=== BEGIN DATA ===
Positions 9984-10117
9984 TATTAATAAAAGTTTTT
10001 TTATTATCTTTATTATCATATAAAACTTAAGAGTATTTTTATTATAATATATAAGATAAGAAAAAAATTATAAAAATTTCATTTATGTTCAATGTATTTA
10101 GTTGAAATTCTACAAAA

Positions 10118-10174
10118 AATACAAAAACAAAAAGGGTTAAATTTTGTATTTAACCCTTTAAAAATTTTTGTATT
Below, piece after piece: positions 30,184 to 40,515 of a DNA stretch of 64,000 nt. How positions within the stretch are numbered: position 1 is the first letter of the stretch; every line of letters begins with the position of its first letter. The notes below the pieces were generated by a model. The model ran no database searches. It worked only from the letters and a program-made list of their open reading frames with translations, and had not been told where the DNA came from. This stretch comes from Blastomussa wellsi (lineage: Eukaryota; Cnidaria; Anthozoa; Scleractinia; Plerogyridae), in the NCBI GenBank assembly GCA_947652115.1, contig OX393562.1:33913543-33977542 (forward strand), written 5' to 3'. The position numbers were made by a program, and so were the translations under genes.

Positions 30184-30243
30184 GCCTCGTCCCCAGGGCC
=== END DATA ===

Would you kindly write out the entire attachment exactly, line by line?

Positions 9984-10117
9984 TATTAATAAAAGTTTTT
10001 TTATTATCTTTATTATCATATAAAACTTAAGAGTATTTTTATTATAATATATAAGATAAGAAAAAAATTATAAAAATTTCATTTATGTTCAATGTATTTA
10101 GTTGAAATTCTACAAAA

Positions 10118-10174
10118 AATACAAAAACAAAAAGGGTTAAATTTTGTATTTAACCCTTTAAAAATTTTTGTATT
Below, piece after piece: positions 30,184 to 40,515 of a DNA stretch of 64,000 nt. How positions within the stretch are numbered: position 1 is the first letter of the stretch; every line of letters begins with the position of its first letter. The notes below the pieces were generated by a model. The model ran no database searches. It worked only from the letters and a program-made list of their open reading frames with translations, and had not been told where the DNA came from. This stretch comes from Blastomussa wellsi (lineage: Eukaryota; Cnidaria; Anthozoa; Scleractinia; Plerogyridae), in the NCBI GenBank assembly GCA_947652115.1, contig OX393562.1:33913543-33977542 (forward strand), written 5' to 3'. The position numbers were made by a program, and so were the translations under genes.

Positions 30184-30243
30184 GCCTCGTCCCCAGGGCC